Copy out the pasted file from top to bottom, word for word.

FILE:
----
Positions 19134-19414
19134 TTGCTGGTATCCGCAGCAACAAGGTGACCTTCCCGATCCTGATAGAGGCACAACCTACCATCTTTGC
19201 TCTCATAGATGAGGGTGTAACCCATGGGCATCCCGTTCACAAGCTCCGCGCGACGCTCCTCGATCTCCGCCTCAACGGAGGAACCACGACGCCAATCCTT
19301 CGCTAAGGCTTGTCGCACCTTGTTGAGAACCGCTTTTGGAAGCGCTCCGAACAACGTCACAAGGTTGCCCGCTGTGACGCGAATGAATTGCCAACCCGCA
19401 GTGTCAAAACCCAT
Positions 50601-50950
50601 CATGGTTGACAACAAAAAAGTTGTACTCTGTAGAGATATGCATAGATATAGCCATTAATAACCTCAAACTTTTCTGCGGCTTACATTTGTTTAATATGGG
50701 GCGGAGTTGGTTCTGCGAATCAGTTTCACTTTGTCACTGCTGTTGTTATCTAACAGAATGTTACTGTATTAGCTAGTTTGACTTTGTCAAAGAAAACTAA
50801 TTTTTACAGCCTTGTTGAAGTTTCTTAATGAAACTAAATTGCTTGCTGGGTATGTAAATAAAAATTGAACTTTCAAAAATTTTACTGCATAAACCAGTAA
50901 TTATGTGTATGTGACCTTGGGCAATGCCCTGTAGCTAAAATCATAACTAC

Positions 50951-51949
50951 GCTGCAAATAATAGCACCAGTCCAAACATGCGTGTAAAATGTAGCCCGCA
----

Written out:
Positions 19134-19414
19134 TTGCTGGTATCCGCAGCAACAAGGTGACCTTCCCGATCCTGATAGAGGCACAACCTACCATCTTTGC
19201 TCTCATAGATGAGGGTGTAACCCATGGGCATCCCGTTCACAAGCTCCGCGCGACGCTCCTCGATCTCCGCCTCAACGGAGGAACCACGACGCCAATCCTT
19301 CGCTAAGGCTTGTCGCACCTTGTTGAGAACCGCTTTTGGAAGCGCTCCGAACAACGTCACAAGGTTGCCCGCTGTGACGCGAATGAATTGCCAACCCGCA
19401 GTGTCAAAACCCAT
Positions 50601-50950
50601 CATGGTTGACAACAAAAAAGTTGTACTCTGTAGAGATATGCATAGATATAGCCATTAATAACCTCAAACTTTTCTGCGGCTTACATTTGTTTAATATGGG
50701 GCGGAGTTGGTTCTGCGAATCAGTTTCACTTTGTCACTGCTGTTGTTATCTAACAGAATGTTACTGTATTAGCTAGTTTGACTTTGTCAAAGAAAACTAA
50801 TTTTTACAGCCTTGTTGAAGTTTCTTAATGAAACTAAATTGCTTGCTGGGTATGTAAATAAAAATTGAACTTTCAAAAATTTTACTGCATAAACCAGTAA
50901 TTATGTGTATGTGACCTTGGGCAATGCCCTGTAGCTAAAATCATAACTAC

Positions 50951-51949
50951 GCTGCAAATAATAGCACCAGTCCAAACATGCGTGTAAAATGTAGCCCGCA